"I'm working on it. Is Klink in?"

"I'll announce you."

Klink was at his usual position, behind his desk, signing papers. "Hogan, I didn't send for you. What do you want? I'm busy." Why does he always sound like he's whining, thought Hogan.

"Are you too busy to visit a sick man, sir?" Hogan began to use his best conman voice.

Klink looked up. "A sick man? What do you mean?"

"Well, it's Carter, sir." Hogan paused for effect. "It would mean so much to him if you would pay him a visit." Hogan stepped in for the kill. "He can't talk. He's sick. He's lonely. He's scared being away from home. No mother to take care of him."

Klink wasn't quite buying it. "Hogan, are you serious? Carter's a grown man."

"He thinks of you as a father figure, sir."

"Really? "Klink asked, as he began to puff up like a male peacock.

Bingo, Hogan thought. "Oh, yes. He's mentioned it several times."

Klink reconsidered. "Since you put it that way, Hogan. I will go visit Sergeant Carter." He followed Hogan out of the office, telling Hilda he would be back shortly. Hogan mouthed to Hilda, "back soon."

The prisoners notified Newkirk that Klink was leaving with Hogan. Within minutes he had snuck into Klink's quarters and located the records.

Carter now wished he had escaped with one of the rescued flyers. Just when he thought things couldn't get much worse, he woke up to find Klink sitting by the edge of his bunk mentioning something about a father figure and regaling him with stories about "The Great War." He quickly came to the realization that Hogan had somehow convinced Klink to leave his office to spend time with him. Although his thinking was a little fuzzy, Carter figured that some important operation was in the works and that it was imperative that Klink be here instead of his office. So he gamely tried to pay attention to Klink's ramblings.

Meanwhile, Newkirk passed the albums on to Hilda. "Here you go, luv. The colonel wants to know if you can get the nylons and give them to the owner of the Hofbrau." Hilda agreed. "We'll send Schultz to pick up the ice cream maker."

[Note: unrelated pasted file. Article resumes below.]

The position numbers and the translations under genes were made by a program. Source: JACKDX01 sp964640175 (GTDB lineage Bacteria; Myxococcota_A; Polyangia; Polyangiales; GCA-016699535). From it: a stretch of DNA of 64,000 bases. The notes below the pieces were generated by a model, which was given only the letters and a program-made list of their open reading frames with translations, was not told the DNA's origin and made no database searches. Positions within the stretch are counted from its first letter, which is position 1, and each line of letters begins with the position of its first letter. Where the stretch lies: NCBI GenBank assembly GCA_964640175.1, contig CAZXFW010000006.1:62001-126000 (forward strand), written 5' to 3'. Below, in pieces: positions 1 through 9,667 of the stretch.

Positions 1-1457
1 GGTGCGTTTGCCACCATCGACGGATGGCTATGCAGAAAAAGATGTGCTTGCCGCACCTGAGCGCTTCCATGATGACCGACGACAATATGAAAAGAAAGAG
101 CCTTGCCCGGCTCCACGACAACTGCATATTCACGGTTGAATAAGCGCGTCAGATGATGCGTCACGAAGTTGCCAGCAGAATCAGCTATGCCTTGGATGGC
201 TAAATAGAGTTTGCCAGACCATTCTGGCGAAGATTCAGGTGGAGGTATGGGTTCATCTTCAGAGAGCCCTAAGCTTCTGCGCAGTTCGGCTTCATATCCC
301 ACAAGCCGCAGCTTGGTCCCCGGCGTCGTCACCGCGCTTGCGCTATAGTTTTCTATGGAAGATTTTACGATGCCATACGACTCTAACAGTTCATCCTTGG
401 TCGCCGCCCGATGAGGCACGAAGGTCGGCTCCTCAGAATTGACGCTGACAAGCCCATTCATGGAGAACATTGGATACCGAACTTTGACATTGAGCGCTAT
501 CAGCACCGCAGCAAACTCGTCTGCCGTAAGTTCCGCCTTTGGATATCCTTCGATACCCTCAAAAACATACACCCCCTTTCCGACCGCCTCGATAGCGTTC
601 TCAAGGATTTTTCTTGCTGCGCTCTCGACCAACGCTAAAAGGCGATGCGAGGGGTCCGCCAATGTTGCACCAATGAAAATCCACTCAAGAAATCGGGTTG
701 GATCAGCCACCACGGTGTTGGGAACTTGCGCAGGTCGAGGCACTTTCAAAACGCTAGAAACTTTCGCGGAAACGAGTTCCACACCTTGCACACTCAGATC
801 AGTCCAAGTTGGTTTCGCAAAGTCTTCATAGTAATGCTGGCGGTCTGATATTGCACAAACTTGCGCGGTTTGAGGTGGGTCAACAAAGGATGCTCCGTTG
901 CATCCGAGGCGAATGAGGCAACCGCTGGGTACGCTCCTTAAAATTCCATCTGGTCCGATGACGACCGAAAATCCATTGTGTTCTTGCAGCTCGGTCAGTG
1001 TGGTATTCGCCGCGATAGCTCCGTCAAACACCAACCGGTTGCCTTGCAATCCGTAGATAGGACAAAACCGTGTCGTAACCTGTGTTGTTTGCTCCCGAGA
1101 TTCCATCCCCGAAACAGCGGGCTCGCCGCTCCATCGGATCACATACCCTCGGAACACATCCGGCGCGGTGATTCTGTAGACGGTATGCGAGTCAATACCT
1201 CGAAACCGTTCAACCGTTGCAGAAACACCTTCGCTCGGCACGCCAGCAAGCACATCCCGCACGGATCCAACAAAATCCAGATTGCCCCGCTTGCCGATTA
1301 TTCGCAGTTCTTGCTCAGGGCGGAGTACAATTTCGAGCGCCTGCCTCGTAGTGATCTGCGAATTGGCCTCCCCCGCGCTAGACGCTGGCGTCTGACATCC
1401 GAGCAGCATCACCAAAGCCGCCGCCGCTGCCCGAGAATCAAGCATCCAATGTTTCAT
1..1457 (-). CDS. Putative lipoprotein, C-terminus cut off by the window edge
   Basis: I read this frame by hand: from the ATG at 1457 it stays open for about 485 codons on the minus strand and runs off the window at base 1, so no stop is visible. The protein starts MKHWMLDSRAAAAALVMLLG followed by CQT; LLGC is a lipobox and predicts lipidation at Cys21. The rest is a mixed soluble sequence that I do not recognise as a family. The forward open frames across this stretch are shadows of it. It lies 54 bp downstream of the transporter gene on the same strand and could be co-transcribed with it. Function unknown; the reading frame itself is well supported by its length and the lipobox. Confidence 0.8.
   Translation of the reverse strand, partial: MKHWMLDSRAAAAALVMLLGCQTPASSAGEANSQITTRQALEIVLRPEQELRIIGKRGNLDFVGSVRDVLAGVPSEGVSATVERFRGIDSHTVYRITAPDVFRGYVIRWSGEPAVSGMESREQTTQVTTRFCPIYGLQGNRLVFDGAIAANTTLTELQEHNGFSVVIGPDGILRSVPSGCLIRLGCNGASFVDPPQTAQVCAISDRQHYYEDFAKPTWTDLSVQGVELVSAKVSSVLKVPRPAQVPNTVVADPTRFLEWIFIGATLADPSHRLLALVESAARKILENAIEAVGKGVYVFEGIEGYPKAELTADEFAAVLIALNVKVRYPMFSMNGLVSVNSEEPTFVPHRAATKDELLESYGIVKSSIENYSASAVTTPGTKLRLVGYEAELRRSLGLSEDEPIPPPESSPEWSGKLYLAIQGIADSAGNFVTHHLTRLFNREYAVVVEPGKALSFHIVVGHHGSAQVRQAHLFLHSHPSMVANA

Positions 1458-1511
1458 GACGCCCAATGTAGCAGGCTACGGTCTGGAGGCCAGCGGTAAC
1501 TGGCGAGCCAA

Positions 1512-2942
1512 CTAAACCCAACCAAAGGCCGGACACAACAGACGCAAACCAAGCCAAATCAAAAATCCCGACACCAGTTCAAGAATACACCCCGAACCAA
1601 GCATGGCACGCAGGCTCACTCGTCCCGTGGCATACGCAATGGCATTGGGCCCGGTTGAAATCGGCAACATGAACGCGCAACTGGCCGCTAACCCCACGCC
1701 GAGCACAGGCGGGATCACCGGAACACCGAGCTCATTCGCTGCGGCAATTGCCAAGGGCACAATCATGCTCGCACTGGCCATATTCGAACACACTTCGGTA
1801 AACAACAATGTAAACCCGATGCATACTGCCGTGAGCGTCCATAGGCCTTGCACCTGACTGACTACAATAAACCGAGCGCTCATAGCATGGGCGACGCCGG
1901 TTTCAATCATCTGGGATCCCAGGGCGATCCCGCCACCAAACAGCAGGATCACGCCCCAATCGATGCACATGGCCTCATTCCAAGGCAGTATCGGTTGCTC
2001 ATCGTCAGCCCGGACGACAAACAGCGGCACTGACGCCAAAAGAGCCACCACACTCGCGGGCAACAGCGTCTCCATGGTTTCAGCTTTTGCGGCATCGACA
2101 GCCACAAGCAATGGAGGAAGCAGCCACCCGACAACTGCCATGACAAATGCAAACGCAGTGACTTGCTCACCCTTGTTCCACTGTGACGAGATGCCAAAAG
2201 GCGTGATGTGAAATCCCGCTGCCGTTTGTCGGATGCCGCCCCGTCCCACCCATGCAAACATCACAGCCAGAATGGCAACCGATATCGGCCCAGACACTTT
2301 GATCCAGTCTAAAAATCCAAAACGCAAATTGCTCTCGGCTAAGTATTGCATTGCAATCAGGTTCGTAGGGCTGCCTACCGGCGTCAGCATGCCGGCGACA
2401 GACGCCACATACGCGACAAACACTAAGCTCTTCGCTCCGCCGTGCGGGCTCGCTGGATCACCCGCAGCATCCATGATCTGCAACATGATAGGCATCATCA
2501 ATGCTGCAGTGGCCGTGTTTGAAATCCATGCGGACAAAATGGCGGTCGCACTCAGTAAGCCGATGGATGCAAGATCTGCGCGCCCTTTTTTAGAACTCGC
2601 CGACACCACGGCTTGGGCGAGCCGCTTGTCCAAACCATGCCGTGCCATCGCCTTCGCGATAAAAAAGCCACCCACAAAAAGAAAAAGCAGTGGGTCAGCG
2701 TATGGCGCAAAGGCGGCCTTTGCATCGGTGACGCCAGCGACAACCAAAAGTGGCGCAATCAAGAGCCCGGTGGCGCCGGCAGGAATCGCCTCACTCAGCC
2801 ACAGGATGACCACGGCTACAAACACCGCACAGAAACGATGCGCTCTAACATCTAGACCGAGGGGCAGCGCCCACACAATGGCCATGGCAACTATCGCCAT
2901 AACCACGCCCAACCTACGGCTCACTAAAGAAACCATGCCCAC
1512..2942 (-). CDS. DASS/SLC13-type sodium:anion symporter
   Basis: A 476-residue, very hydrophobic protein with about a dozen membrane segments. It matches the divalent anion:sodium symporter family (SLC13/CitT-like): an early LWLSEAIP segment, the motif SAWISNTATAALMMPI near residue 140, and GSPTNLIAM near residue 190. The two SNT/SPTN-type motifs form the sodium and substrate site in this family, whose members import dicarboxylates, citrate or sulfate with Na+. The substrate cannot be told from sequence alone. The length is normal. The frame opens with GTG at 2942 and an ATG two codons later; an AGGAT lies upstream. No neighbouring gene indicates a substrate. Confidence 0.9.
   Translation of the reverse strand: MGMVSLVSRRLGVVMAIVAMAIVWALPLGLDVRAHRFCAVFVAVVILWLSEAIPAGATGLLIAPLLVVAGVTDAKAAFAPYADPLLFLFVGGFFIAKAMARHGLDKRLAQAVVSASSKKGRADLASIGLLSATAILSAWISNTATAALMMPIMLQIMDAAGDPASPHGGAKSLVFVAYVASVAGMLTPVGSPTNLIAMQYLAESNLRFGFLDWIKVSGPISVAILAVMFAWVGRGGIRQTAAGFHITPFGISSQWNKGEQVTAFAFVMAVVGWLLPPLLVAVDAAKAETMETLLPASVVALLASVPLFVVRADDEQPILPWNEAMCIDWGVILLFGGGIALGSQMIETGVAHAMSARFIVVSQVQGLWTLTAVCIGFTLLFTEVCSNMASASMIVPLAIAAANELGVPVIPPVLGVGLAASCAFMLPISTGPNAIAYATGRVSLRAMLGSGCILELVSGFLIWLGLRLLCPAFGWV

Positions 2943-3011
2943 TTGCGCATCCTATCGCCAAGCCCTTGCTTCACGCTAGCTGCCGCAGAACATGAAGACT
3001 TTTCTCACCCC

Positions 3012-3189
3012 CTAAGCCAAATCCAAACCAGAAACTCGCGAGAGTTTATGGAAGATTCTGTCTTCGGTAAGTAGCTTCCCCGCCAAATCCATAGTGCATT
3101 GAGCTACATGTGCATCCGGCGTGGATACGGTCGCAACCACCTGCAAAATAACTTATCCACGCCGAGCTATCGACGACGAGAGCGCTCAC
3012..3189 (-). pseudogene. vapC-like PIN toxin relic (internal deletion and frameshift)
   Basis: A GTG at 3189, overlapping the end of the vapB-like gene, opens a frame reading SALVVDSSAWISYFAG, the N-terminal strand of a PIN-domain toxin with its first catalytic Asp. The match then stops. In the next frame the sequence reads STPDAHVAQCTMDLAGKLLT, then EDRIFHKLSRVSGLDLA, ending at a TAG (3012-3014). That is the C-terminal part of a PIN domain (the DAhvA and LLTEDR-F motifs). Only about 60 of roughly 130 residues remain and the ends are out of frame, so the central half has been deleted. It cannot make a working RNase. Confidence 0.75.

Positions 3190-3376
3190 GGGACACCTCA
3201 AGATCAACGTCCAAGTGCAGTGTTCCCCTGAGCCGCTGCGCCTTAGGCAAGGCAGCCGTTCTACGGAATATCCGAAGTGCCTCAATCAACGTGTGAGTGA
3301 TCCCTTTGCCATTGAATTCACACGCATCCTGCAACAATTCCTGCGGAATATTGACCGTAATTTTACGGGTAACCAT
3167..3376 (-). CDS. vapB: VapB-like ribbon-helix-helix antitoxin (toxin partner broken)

Hilda thought. "I will tell the Kommandant that my father is ill and I have to go home."

"Right, then." Newkirk left and headed towards the barracks. He opened the door and signaled to Hogan that the plan was in place. Hogan and Kinch went over to Carter's bunk and quickly started to usher Klink out the door. "Sir, I think Carter is tired and needs some sleep."

Carter nodded and croaked, "Thank you for visiting, Kommandant."

"I'm glad you enjoyed my visit, Sergeant." Klink, his ego stroked, was beaming. "I will check on you again tomorrow."

As the Kommandant exited the barracks, Hogan motioned to Schultz. "We have everything in place, Schultz. Can you get into town and get to the Hofbrau?"

"Yes, I can. I will be back as soon as possible with your ice cream maker." And on that note, he left.

Hogan relaxed. His plan was in place. All his men had to do was to wait for Schultz to return.

LeBeau began to gather his items. He sent some men to the mess hall for some ice. Sugar was in short supply, but fortunately he had stockpiled some with the emergency food supplies in the tunnels. Newkirk impatiently watched for Schultz.

"Here he comes," Newkirk said. Schultz triumphantly strode over to the barracks with the ice cream maker.

"I have it, but you must be very careful with it and it must be returned in tip-top shape when you are finished," he said.

"D'accord, said LeBeau. "I will be gentle. I promise."

Schultz handed the maker to LeBeau and then started to leave. "I must get back on duty. You will call me when it is ready?"

"Stop drooling, Schultz. We'll call."

"Shhh", Kinch said. "You'll wake up Carter."

LeBeau, ever the temperamental chef waved the men away. "Colonel, I need my space."

"OK, LeBeau. All right, everybody out."

"Merci." All of a sudden, LeBeau froze; a terrible look came over his face.

"Oh, Mon Dieu."

Hogan ran over. "Louis, what's wrong?"

"We forgot the cream!"

Hogan let out a sigh. He opened the door. "Schultz?"

"Colonel Hogan?"

"Shultz, do you know where we can get a cow?"